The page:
More importantly, computers cannot accurately emulate the myriad of emotions that intertwine with our logic and rationality. This is what gives us our uniqueness and sense of individually. Until we even come close to that level of interactive artificial intelligence, we can still do more or less what we want to do. Computers are ultimately programmable boxes of prompts and commands.
Until we can safely find a way to leave them to do more of our what was once considered de rigeur 'donkey' work, then human beings still have a vital part to play in all decision making processes at every level. I hope it stays that way.
And in case the use of technology is making you noticably more cerebrally flaccid, there are tools available on the internet to get yourself back into mental 'top gear'
25 Websites That Will Make You Smarter
There's plenty to plough through on there. All sorts of bases are covered too, so get cracking whilst you can.
Of course, if you're not so much in a working mood, then the arts can be a great mental salve and soothing too :-
See the artwork that only reveals itself at a 90 degree angle
Kudos to the artist Thomas Medicus, who planned everything beforehand so well. The intricacy and final delivery even when watched on my laptop, is remarkable. It'd be interesting to see what else he comes up with, in the future
Whilst we all need and rely on technology to deliver and assist us with our daily lives to an increasing degree, it's always good to stand back and assess the reasons behind this. Not only will this prevent us from incremental lazyness, but it will also allow us to remind ourselves as to whom is ultimately being served here.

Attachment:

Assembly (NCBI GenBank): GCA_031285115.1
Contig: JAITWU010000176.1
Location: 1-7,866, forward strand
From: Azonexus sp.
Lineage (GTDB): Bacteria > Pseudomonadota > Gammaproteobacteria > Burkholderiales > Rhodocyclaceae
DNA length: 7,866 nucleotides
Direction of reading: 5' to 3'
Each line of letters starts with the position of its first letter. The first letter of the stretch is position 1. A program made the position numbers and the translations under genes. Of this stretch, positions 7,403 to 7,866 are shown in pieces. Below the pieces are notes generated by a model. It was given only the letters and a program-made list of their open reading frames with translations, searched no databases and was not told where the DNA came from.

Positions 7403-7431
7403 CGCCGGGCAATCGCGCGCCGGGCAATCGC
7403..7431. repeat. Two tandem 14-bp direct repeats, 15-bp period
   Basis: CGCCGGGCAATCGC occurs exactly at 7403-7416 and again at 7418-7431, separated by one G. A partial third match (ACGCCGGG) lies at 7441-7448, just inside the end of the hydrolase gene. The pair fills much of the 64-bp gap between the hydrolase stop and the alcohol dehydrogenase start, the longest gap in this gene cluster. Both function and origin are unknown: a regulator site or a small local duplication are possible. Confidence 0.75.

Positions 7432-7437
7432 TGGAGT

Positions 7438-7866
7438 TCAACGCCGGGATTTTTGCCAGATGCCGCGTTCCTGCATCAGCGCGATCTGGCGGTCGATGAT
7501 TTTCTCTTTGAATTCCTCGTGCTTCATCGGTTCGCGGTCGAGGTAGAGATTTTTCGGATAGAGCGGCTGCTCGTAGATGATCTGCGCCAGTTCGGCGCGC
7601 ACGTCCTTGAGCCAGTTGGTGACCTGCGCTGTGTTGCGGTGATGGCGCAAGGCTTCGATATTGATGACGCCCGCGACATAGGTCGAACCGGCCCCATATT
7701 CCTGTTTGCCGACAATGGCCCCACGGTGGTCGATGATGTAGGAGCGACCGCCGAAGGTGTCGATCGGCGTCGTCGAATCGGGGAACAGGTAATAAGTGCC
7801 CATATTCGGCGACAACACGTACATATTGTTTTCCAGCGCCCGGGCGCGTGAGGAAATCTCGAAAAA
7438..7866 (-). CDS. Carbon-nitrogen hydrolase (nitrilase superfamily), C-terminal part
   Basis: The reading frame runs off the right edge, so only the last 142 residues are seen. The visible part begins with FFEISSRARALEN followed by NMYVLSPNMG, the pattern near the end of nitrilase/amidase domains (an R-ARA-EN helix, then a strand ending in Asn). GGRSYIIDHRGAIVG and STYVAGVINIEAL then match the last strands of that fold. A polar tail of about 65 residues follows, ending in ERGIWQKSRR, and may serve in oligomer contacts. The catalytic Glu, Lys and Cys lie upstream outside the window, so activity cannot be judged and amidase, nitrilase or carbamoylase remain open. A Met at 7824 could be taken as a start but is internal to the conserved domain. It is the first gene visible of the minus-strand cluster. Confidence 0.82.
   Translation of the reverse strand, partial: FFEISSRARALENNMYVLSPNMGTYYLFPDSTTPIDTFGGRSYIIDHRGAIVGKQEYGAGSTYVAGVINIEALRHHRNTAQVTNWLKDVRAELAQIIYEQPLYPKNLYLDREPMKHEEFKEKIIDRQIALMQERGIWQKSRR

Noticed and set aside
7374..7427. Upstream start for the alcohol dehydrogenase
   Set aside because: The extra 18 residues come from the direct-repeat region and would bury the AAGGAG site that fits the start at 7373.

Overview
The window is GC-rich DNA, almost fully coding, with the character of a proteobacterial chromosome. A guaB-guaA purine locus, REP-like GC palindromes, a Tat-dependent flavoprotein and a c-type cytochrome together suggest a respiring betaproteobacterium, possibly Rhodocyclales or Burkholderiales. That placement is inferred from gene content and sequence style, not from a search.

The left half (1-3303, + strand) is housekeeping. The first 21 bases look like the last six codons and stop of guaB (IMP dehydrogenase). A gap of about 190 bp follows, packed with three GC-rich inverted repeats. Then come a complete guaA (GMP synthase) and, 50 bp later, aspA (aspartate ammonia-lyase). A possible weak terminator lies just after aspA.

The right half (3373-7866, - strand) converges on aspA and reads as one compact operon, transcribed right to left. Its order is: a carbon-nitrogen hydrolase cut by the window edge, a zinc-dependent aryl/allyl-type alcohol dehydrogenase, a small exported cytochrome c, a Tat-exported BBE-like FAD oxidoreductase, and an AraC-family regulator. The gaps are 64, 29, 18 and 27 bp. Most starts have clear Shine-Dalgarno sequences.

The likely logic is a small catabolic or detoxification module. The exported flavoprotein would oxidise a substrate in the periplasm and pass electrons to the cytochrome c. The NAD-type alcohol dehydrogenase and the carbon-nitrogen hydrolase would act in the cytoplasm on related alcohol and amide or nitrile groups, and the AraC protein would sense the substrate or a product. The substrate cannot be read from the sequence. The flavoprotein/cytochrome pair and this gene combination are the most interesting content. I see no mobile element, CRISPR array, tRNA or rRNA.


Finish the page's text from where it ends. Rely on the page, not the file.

In effect, this metaphorical future paced landscape of silicon, metal and plastic is something we've created and improved upon over the years. And it was done to serve us and not the other way round.
I like making my own decisions and am fine with suggestions from a program or even a device I use. But I'm less comfortable with the increasing micromanagement that our advancing software and hardware combinations is delivering for us. It takes away from the absolute freedom of choice I can employ when selecting what to do, where and why. It goes beyond a basic 'yes or no' and I don't think machines can ever accurately emulate the emotive and sociological power that humans inherantly possess. It's what makes us compassionate, caring, considerate, moody, quirky and so on. It also makes us angry and a bit volatile on occasion as well.
We are the sum of the parts that make the difference. That is what makes our decision making so unique. Ultimately, we can reboot ourselves (to an extent) and choose a slightly or completely different reboot each time, whilst retaining a complex set of variables known as our characteristics and personality. The permutations can run into the millions. That's something a machine can never do as well or dare I say it, as efficiently. And that's a good thing.
Computers are great at quick answers and logic, but we're better at ameliorating and innovating. We've co-existed successfully for this long, so there's every chance we can carry on in harmony for a very long time indeed. Provided, of course, that we continue to know each others' boundaries and limitations, and don't willingly overstep them.
Remember, all technology is only as fast as it's slowest component. To engineer a machine that is more adept at being human, than a human being, would therefore be impossible.
..or would it?